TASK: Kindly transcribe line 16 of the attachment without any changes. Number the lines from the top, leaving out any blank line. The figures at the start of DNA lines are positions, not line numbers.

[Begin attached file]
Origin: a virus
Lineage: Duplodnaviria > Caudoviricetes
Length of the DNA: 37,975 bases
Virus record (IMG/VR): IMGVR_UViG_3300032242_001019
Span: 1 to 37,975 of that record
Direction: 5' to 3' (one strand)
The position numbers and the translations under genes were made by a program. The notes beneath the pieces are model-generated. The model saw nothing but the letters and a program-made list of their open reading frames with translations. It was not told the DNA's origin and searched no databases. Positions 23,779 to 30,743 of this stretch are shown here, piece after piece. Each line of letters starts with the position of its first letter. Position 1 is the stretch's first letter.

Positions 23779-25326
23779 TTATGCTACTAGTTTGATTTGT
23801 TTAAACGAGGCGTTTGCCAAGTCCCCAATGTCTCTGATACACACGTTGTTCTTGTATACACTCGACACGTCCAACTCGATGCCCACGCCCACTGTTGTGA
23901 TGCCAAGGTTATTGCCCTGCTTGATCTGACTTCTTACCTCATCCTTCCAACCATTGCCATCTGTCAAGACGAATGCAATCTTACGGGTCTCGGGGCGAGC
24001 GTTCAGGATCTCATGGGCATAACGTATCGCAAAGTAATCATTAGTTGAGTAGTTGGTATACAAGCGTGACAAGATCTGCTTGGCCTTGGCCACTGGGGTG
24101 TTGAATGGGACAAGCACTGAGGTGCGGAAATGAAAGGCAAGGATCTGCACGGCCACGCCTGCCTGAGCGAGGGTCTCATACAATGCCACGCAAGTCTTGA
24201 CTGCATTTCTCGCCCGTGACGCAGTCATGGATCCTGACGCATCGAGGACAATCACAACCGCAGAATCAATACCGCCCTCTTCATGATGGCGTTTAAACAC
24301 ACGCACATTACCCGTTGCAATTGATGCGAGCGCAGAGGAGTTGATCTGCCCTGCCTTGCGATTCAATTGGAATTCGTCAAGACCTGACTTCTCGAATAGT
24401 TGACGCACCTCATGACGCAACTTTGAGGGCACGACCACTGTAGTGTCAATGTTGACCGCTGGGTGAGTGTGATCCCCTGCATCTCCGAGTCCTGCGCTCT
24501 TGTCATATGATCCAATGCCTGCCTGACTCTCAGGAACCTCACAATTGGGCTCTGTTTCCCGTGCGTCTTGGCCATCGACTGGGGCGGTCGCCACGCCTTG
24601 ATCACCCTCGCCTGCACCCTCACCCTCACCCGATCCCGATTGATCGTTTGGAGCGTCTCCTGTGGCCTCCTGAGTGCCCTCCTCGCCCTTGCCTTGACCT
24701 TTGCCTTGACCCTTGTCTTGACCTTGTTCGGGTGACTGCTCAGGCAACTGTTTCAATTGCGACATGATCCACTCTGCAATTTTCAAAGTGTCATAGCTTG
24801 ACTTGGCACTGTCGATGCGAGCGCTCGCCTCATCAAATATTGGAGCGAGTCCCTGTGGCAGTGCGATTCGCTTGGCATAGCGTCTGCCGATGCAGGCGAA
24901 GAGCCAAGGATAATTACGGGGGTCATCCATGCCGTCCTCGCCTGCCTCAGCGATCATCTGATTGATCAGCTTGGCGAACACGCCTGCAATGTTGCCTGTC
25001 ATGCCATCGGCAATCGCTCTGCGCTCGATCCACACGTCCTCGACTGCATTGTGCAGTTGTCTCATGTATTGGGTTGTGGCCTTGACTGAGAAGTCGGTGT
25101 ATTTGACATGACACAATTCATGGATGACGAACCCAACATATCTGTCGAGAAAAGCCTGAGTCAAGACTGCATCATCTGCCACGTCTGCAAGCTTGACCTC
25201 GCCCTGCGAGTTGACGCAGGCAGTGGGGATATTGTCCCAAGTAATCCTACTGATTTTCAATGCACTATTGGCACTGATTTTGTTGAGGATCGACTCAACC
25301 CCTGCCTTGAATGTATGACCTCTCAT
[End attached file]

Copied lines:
24401 TGACGCACCTCATGACGCAACTTTGAGGGCACGACCACTGTAGTGTCAATGTTGACCGCTGGGTGAGTGTGATCCCCTGCATCTCCGAGTCCTGCGCTCT